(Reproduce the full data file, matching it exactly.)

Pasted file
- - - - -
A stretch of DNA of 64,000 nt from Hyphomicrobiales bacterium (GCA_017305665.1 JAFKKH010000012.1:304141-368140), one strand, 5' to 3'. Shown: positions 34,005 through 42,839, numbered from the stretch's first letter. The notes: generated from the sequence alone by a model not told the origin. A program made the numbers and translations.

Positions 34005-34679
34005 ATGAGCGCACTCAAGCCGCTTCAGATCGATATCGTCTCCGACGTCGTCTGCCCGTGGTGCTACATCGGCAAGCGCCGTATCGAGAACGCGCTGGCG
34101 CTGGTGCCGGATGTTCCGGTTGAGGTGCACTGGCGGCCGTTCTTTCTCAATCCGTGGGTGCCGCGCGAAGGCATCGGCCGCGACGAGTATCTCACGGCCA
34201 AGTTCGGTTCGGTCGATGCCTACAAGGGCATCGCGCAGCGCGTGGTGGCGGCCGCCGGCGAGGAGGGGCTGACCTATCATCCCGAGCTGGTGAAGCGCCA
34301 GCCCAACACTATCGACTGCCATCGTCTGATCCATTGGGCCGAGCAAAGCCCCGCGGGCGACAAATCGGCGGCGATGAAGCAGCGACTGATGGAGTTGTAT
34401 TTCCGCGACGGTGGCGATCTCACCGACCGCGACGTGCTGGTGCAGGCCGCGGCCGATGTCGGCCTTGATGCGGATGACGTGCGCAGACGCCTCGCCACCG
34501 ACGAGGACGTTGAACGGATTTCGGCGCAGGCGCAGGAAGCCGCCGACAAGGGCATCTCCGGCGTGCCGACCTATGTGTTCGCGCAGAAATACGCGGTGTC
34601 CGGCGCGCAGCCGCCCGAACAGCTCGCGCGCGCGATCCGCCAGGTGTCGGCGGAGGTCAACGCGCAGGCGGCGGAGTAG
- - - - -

A stretch of DNA of 64,000 nt from Hyphomicrobiales bacterium (GCA_017305665.1 JAFKKH010000012.1:304141-368140), one strand, 5' to 3'. Shown: positions 34,005 through 42,839, numbered from the stretch's first letter. The notes: generated from the sequence alone by a model not told the origin. A program made the numbers and translations.

Positions 34005-34679
34005 ATGAGCGCACTCAAGCCGCTTCAGATCGATATCGTCTCCGACGTCGTCTGCCCGTGGTGCTACATCGGCAAGCGCCGTATCGAGAACGCGCTGGCG
34101 CTGGTGCCGGATGTTCCGGTTGAGGTGCACTGGCGGCCGTTCTTTCTCAATCCGTGGGTGCCGCGCGAAGGCATCGGCCGCGACGAGTATCTCACGGCCA
34201 AGTTCGGTTCGGTCGATGCCTACAAGGGCATCGCGCAGCGCGTGGTGGCGGCCGCCGGCGAGGAGGGGCTGACCTATCATCCCGAGCTGGTGAAGCGCCA
34301 GCCCAACACTATCGACTGCCATCGTCTGATCCATTGGGCCGAGCAAAGCCCCGCGGGCGACAAATCGGCGGCGATGAAGCAGCGACTGATGGAGTTGTAT
34401 TTCCGCGACGGTGGCGATCTCACCGACCGCGACGTGCTGGTGCAGGCCGCGGCCGATGTCGGCCTTGATGCGGATGACGTGCGCAGACGCCTCGCCACCG
34501 ACGAGGACGTTGAACGGATTTCGGCGCAGGCGCAGGAAGCCGCCGACAAGGGCATCTCCGGCGTGCCGACCTATGTGTTCGCGCAGAAATACGCGGTGTC
34601 CGGCGCGCAGCCGCCCGAACAGCTCGCGCGCGCGATCCGCCAGGTGTCGGCGGAGGTCAACGCGCAGGCGGCGGAGTAG